Peace of Mind is An Acquired Taste

In my late teens, I became interested in Buddhist Psychology.

I read about meditation, attention, the four noble truths, dharma, karma, citta, and various other exotic words.

Ironically, all these ideas became somewhat of an addiction.

On the one hand, I came to understand, at least superficially, that my mental experience was a reflection of my environment. Put simply: garbage in, garbage out.

Yet despite knowing this, and despite my mind being in a pretty uncomfortable place, I never took up a meditation practice. I just kept piling up the knowledge like trophies, and I was (literally) none the wiser.

At the same time, weekends would usually involve the consumption of a concoction of caffeine, sugar, alcohol, cannabis, fast food and the particular type of reality t.v. that made a hangover seem like an achievement.

My mind was so loud and chaotic I didn’t even notice.

Sattva and Samadhi might as well have been Vodka and Sambucca.

What You Don’t Know Will Hurt You

The cabin of an aeroplane is louder than you think. You actually cruise at around 85 decibels. After a couple of hours on board though, you tend to forget you’re sitting on the sonic equivalent of a lawnmower. It all becomes white noise. Most of the time, that was my mind. Loud, bustling, restless white noise.

Part of me wanted to meditate and truly experience what these books we’re talking about. But most of me wasn’t ready; I simply wasn’t accustomed to a quiet mind. Silence was a salad, but my mind had a sweet tooth.

Hmmm. Maybe a salad isn’t the best analogy here. Silence is more of an acquired taste. It’s something that requires exposure before we can start to enjoy it. Like a pungent cheese, a glass of dry wine or whisky with a kick, often we might need to grow into it.

Until we train ourselves to enjoy silence, we’re going to keep being attracted to those things in our life that bring us confusion, disquiet and drama. It’s a slippery slope, because when chaos becomes familiar, it is silence that seems too intense. Noise can distract us from the overwhelming sensations that a quiet mind will expose. At that point, we don’t even try to hold space in our life for peace and quiet — at least that’s where I was.

Even 30-seconds of silence waiting by myself for a friend would build up into an explosive scroll through social media.

I would’ve mourned for my mind’s chaos but the minute’s silence would’ve been unbearable.

Evolution and the Modular Mind

In his 2011 book, Why Everyone (Else) is a Hypocrite: Evolution and the Modular Mind, Evolutionary Psychologist Robert Kurzban explains how the brain evolved to have several specialised, and often competing, systems.

To put it simply, our brains have independent ‘modules’ for separate tasks. For example, we may have one system to promote short-term physical survival, another for morality or social status, and another for meaning-making. Given that meditation is now a billion-dollar industry, we likely have a module for peace of mind.

It’s all much more nuanced than that, but you get the point; sometimes one part of you will do things that another part of you doesn’t appear to want.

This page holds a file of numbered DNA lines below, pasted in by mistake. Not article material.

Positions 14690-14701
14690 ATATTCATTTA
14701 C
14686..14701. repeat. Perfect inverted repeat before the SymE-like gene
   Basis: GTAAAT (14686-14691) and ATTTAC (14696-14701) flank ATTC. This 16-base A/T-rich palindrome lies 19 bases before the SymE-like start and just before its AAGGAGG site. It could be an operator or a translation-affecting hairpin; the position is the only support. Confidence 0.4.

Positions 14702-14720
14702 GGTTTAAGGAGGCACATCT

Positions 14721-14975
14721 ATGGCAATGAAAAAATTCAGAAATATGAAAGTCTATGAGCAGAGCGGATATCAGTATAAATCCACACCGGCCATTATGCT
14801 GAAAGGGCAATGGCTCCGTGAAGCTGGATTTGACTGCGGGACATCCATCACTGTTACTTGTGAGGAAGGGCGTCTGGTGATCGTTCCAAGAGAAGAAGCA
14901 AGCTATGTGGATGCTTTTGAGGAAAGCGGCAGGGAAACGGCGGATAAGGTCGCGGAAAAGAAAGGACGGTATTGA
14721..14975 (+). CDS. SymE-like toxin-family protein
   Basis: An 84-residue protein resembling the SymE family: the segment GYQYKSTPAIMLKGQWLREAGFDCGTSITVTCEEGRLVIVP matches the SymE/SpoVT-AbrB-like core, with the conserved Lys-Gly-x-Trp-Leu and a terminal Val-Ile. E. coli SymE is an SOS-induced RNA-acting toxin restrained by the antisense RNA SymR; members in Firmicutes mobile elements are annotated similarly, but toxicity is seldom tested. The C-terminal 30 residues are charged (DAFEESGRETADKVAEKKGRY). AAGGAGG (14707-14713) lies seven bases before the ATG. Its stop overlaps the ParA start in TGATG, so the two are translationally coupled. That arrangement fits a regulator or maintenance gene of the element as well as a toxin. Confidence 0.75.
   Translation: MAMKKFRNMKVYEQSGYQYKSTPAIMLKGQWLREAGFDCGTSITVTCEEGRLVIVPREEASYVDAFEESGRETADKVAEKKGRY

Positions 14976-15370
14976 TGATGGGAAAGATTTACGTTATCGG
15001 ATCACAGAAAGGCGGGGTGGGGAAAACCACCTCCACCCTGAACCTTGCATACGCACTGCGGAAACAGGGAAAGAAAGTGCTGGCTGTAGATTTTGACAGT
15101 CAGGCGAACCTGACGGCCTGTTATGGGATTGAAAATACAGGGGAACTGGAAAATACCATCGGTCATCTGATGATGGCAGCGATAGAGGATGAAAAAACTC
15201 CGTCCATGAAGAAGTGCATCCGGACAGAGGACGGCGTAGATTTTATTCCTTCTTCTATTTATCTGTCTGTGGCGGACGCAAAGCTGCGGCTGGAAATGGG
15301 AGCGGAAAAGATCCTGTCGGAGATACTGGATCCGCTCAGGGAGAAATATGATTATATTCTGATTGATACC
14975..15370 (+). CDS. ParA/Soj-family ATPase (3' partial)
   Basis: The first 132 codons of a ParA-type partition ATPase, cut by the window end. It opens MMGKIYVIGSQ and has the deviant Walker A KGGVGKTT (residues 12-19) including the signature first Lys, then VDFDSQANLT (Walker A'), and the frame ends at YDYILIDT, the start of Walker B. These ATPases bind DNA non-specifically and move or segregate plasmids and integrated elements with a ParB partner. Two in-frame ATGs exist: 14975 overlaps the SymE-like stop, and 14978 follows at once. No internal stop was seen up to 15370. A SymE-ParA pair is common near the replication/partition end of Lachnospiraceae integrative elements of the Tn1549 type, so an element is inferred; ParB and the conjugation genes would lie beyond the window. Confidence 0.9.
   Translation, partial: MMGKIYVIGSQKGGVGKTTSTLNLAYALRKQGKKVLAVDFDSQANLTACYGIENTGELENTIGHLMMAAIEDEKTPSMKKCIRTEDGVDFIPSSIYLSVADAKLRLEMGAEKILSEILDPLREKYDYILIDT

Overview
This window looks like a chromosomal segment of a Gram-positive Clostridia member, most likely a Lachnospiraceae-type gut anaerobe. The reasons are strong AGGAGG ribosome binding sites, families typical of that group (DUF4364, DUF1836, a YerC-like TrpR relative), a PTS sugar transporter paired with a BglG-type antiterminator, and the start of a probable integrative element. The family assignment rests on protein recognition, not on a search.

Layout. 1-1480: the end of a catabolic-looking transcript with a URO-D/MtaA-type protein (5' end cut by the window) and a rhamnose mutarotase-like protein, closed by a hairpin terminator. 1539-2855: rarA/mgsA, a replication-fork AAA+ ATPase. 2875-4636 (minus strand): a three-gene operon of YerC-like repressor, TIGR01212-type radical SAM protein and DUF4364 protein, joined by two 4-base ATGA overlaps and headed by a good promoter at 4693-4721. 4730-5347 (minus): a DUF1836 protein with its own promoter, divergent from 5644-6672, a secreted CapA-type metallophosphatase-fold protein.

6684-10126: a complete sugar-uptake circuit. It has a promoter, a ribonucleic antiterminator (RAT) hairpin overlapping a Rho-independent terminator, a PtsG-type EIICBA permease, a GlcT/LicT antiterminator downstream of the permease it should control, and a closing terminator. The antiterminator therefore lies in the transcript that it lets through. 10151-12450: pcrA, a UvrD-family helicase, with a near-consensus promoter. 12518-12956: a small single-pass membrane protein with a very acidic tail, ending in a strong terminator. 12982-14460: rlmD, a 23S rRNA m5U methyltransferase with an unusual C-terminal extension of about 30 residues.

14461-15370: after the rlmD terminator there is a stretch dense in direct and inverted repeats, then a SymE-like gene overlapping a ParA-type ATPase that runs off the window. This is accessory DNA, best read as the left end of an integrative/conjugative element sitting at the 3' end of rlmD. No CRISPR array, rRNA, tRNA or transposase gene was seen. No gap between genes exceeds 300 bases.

That’s why meditation is such a hard habit to stick with. It’s not exactly an easy sell. Happiness and calm aren’t really necessary for the four F’s of evolutionary survival: fightingfleeingfeeding and fornicating. If the different parts of your mind are having a board meeting, whoever is pitching meditation is probably doing a pretty lousy job.

Fortunately, with time, life experience and a little maturity, our palates can change. The sensations that you’re motivated to experience at 11 are different from what you look for at 21, as they are at 41 and I’m assuming at 81.

Eventually, I did take up a meditation practice, and quite a serious one at that.

Until I acquired the taste for silence — an ongoing process by the way — the benefits of silence just wasn’t interesting enough to convince me to stop chasing the dramas in my head. They didn’t make sense in a paradigm where I didn’t know what peace of mind looked, smelled, felt, tasted or sounded like.

The cost of peace of mind tends to be discomfort and sacrifice, and the uncomfortable reality is that in the realm of the mind, you can’t have your cake and eat it too.

So what to do?

Well, that’s up to you. To be clear, this isn’t a call to cut out everything in your life that might contribute to mental noise. That’s unrealistic and relative to each individual.

All I’m trying to say is that at this point in my life, I simply don’t get bored with silence. As strange as it might sound, it can be more interesting than noise. The more time I’m exposed to silence, the better I feel. If someone would pay me to meditate, or even just stare at a wall, I’d take it. It’s probably just a sh*t wage.

Although nutritious, peace and quiet alone doesn’t necessarily constitute a balanced diet. Engaging with noise and chaos and all the stuff that makes your mind race is part of being human. To me, silence rules, but it need not be totalitarian. And besides, sometimes it’s no fun being the only vegan at the BBQ.

Published by

Ben Fishel

Ben is an author, psychotherapist and the creator of Project Monkey Mind, a blog that looks at Psychology and Spirituality to find practical wisdom for the digital age. He holds an MSc. in Applied Neuroscience from King's College London and a Bachelors in Psychology from the University of Queensland.

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